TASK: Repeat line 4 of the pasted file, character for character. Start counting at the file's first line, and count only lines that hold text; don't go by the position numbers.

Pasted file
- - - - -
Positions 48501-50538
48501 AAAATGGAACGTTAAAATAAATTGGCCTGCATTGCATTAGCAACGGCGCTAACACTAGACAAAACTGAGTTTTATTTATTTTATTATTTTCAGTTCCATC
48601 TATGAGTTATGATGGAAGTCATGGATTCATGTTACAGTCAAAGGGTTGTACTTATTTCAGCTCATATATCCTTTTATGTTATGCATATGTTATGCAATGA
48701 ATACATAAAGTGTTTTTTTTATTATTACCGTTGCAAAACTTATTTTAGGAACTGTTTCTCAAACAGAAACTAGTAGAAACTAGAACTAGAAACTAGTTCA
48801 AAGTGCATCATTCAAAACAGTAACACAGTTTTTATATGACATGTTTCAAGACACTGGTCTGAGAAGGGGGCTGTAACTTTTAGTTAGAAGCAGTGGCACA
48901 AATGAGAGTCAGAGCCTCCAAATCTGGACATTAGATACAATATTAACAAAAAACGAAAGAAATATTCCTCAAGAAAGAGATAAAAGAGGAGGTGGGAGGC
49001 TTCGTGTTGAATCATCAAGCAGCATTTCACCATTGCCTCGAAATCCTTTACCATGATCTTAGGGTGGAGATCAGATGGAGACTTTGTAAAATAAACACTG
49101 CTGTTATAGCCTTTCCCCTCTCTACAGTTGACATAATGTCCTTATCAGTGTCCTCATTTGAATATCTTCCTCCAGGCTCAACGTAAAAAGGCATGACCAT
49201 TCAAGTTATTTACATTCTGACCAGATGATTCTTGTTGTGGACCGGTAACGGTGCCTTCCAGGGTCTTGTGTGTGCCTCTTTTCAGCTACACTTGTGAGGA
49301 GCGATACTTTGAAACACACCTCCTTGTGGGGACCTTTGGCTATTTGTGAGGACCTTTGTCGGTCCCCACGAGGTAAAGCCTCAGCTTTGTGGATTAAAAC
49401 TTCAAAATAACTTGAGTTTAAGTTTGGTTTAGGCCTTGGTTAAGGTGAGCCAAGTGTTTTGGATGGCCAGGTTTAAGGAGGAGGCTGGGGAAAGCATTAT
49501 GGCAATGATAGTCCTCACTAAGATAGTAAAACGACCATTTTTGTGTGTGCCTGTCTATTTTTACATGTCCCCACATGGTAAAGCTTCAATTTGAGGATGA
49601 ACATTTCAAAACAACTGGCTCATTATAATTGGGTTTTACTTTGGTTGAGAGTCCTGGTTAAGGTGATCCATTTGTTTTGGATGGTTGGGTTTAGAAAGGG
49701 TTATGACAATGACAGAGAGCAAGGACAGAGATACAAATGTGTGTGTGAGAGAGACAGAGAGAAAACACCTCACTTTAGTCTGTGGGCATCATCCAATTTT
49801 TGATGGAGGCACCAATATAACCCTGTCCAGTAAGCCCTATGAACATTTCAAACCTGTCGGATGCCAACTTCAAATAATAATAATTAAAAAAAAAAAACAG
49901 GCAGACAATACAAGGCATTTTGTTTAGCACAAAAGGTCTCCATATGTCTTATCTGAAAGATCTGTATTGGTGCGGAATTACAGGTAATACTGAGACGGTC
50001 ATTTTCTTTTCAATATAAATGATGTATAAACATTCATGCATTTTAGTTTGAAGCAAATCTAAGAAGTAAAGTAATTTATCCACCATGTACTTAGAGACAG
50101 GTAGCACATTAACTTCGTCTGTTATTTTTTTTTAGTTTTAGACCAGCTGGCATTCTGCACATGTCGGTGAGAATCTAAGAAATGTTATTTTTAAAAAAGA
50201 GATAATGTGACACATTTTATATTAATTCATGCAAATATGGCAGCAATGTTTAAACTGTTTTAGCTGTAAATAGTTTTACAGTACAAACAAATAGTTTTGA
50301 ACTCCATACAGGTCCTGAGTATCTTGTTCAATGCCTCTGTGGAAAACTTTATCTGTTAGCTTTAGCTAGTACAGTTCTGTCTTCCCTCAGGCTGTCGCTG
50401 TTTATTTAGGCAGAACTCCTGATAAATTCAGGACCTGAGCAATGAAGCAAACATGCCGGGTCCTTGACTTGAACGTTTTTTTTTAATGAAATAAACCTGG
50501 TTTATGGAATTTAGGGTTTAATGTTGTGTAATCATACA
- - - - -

48701 ATACATAAAGTGTTTTTTTTATTATTACCGTTGCAAAACTTATTTTAGGAACTGTTTCTCAAACAGAAACTAGTAGAAACTAGAACTAGAAACTAGTTCA